Neural network technology for pattern recognition, stock prediction and market forecasting


Pattern recognition

DCT-ANN Face Identification

Wavelet-ANN Face Recognition

Text-Independent Speaker Recognition based on ANN

Assembler-based Neural Network Simulator

Facial Expression Recognition System

Iris Recognition Based on Neural Networks

Neural Networks Based Signature Recognition

Eye Detection Based Facial Expression Recognition

Gait Recognition System

Leaf Recognition System

Optical Character Recognition

Neural Network Fingerprint Recognition

Keystroke Recognition

EEG Recognition

Neural Network Speech Recognition

Image processing

Image Compression With Neural Networks

Stock Market Forecasting

Neural Network Forecasting

External resources

Advanced Source Code .Com

Genetic Algorithms .It

Face Recognition .It

Iris Recognition .It

A neural network is an interconnected group of biological neurons. In modern usage the term can also refer to artificial neural networks, which are constituted of artificial neurons. Thus the term 'Neural Network' specifies two distinct concepts:

- A biological neural network is a plexus of connected or functionally related neurons in the peripheral nervous system or the central nervous system.

- In the field of neuroscience, it most often refers to a group of neurons from a nervous system that are suited for laboratory analysis.

Artificial neural networks were designed to model some properties of biological neural networks, though most of the applications are of technical nature as opposed to cognitive models. Neural networks are made of units that are often assumed to be simple in the sense that their state can be described by single numbers, their "activation" values. Each unit generates an output signal based on its activation. Units are connected to each other very specifically, each connection having an individual "weight" (again described by a single number). Each unit sends its output value to all other units to which they have an outgoing connection. Through these connections, the output of one unit can influence the activations of other units. The unit receiving the connections calculates its activation by taking a weighted sum of the input signals (i.e. it multiplies each input signal with the weight that corresponds to that connection and adds these products). The output is determined by the activation function based on this activation (e.g. the unit generates output or "fires" if the activation is above a threshold value). Networks learn by changing the weights of the connections. In general, a neural network is composed of a group or groups of physically connected or functionally associated neurons. A single neuron can be connected to many other neurons and the total number of neurons and connections in a network can be extremely large. Connections, called synapses are usually formed from axons to dendrites, though dendrodentritic microcircuits and other connections are possible. Apart from the electrical signalling, there are other forms of signaling that arise from neurotransmitter diffusion, which have an effect on electrical signaling. Thus, like other biological networks, neural networks are extremely complex.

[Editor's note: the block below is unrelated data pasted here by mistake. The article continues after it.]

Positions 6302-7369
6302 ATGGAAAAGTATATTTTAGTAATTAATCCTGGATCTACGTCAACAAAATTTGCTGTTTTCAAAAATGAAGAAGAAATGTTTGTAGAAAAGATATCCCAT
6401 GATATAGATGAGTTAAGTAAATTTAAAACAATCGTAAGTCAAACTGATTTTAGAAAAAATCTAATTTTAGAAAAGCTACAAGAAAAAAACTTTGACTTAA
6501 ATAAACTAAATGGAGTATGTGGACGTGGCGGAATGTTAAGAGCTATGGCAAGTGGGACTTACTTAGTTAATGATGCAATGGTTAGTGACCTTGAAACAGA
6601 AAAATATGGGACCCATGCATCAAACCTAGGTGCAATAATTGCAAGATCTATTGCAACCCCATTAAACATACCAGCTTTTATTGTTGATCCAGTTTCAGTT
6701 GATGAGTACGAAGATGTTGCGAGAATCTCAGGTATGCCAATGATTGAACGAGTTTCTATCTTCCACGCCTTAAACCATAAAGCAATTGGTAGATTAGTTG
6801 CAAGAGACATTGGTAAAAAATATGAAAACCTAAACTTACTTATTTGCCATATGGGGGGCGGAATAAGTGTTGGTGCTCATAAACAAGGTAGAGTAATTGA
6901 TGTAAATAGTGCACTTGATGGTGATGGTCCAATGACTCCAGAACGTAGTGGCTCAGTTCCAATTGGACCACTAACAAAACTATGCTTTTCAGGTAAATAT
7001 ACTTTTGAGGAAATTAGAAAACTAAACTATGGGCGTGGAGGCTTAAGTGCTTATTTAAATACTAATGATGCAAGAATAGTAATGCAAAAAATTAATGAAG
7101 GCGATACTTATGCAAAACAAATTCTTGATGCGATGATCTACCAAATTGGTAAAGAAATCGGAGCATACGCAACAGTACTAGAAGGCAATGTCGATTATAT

While a detailed description of neural systems seems currently unattainable, progress is made towards a better understanding of basic mechanisms. Artificial intelligence and cognitive modeling try to simulate some properties of neural networks. While similar in their techniques, the former has the aim of solving particular tasks, while the latter aims to build mathematical models of biological neural systems. In the artificial intelligence field, artificial neural networks have been applied successfully to speech recognition, image analysis and adaptive control, in order to construct software agents (in computer and video games) or autonomous robots. Most of the currently employed artificial neural networks for artificial intelligence are based on statistical estimation, optimisation and control theory. The cognitive modelling field is the physical or mathematical modelling of the behaviour of neural systems; ranging from the individual neural level (e.g. modelling the spike response curves of neurons to a stimulus), through the neural cluster level (e.g. modelling the release and effects of dopamine in the basal ganglia) to the complete organism (e.g. behavioural modelling of the organism's response to stimuli).

Neural Networks . It Luigi Rosa mobile +39 3207214179